Google’s green energy czar, Bill Weihl, recently announced at the Global Climate and Alternative Energy Summit in San Francisco (US) that his company was working on new solar mirrors that could improve on current technology, making utility-scale solar power generation more cost-effective. “We’ve been looking at very unusual materials for the mirrors both for the reflective surface as well as the substrate that the mirror is mounted on,” Weihl told Reuters. “We’re not there yet. I’m very hopeful we will have mirrors that are cheaper than what companies in the space are using.”
5 dollar cents a kWh?
“In two to three years we could be demonstrating a significant scale pilot system that would generate a lot of power and would be clearly mass manufacturable at a cost that would give us a levelized cost of electricity that would be in the 5 cents or sub 5 cents a kilowatt hour range,” Weihl added. That would be competitive with the price of coal-powered electrical generation, one of the key goals of Google’s renewable research.
Google’s data centres require tens of MW of electricity each to operate and the ability to shift to cheaper renewable energy could dramatically slash the environmental impact of these facilities while reducing its overheads. Indeed, Weihl claims that solar thermal power could be helping Google to reduce its energy costs by 60% within half a year or so.
BrightSource Energy at the cutting edge
In June 2008, BrightSource Energy opened the Solar Energy Development Centre (SEDC), a fully operational solar demonstration facility used to test equipment, materials and procedures as well as construction and operating methods. The SEDC is located in the Rotem Industrial Park in Israel’s Negev Desert, about 100 km southeast of Jerusalem.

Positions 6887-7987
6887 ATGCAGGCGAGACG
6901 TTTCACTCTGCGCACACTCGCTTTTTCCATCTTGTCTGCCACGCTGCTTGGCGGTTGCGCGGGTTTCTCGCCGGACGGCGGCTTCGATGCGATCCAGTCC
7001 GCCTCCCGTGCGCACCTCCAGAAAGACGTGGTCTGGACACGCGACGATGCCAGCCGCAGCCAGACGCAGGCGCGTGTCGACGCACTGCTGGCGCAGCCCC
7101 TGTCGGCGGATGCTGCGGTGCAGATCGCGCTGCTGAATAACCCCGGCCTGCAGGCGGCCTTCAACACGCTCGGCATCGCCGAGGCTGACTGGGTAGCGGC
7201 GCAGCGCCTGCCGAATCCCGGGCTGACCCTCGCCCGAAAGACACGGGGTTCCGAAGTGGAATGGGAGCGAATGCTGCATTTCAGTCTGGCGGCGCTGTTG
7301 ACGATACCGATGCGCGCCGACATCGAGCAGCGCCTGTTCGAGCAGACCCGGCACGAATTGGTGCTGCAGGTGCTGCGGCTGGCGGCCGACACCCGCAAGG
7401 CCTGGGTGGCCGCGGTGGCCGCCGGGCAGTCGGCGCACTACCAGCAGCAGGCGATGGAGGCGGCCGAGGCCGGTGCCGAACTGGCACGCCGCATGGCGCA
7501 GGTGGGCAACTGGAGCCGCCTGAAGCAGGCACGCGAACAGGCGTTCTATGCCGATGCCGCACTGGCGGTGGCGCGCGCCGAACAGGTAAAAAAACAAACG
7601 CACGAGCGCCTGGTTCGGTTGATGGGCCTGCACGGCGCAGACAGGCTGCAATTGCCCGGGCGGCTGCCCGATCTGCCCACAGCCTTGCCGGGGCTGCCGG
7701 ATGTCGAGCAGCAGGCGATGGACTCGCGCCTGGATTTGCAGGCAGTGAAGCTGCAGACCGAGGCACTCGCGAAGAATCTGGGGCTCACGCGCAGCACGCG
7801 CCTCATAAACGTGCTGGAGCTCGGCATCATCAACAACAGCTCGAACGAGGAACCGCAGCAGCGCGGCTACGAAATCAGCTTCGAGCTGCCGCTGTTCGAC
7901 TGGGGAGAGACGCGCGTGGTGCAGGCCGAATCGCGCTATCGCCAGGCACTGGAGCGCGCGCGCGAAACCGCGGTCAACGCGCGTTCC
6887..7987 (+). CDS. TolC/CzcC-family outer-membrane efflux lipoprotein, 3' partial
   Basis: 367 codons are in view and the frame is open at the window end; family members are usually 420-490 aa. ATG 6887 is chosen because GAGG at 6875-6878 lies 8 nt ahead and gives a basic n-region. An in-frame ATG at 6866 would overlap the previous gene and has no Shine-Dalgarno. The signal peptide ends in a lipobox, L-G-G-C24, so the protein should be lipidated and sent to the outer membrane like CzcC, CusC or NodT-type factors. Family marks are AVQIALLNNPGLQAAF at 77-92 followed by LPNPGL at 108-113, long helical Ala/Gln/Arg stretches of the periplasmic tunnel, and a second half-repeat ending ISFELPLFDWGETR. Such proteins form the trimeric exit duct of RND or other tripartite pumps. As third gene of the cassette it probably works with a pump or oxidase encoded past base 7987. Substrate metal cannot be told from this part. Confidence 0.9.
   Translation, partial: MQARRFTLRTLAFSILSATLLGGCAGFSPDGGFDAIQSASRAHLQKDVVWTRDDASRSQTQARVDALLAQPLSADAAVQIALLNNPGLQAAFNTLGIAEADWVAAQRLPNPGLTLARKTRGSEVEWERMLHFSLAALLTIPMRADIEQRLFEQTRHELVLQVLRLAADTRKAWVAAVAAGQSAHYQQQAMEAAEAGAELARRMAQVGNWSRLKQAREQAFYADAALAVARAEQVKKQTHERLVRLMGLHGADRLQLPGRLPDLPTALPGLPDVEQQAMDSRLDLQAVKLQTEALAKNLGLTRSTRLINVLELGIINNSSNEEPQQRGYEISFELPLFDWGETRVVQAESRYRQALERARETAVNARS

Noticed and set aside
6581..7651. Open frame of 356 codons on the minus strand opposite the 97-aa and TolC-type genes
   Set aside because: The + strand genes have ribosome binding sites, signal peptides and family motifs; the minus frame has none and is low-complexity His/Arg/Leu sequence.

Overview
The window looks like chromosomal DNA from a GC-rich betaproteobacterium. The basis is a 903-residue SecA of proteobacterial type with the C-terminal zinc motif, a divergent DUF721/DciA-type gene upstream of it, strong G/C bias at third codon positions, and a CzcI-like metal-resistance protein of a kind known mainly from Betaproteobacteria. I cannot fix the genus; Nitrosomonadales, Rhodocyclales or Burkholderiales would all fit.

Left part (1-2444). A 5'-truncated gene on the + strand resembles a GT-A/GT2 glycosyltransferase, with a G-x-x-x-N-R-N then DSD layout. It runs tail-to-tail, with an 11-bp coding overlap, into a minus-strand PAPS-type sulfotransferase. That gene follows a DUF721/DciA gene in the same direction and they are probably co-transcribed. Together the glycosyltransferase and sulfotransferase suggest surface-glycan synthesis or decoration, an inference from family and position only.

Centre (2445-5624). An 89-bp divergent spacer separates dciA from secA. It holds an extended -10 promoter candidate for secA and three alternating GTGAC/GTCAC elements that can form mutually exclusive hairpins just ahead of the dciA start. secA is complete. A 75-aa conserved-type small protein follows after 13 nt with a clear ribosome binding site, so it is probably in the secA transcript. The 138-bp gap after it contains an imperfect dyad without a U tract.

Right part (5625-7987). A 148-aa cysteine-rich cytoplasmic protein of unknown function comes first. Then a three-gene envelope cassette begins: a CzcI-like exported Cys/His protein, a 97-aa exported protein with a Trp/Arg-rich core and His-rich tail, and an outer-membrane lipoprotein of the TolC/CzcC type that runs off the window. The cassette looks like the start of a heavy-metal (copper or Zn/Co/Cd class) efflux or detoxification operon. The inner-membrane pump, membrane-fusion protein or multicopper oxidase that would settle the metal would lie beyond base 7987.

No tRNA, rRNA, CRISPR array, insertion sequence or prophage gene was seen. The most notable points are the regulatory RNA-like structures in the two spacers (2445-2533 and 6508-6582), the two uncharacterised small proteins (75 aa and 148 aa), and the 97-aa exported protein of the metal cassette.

It is now developing its first solar power complex in California’s Mojave Desert. The Ivanpah Solar Power Complex will be located in Ivanpah, approximately 80 km northwest of Needles, California, and about five miles from the California-Nevada border. Employing cutting edge solutions such as dry cooling and direct steam generation, the complex will generate enough electricity to power 140,000 homes and reduce carbon dioxide emissions by more than 450,000 tons per year. When completed, the Ivanpah Solar Power Complex will nearly double the amount of commercial solar thermal electricity produced in the US today.
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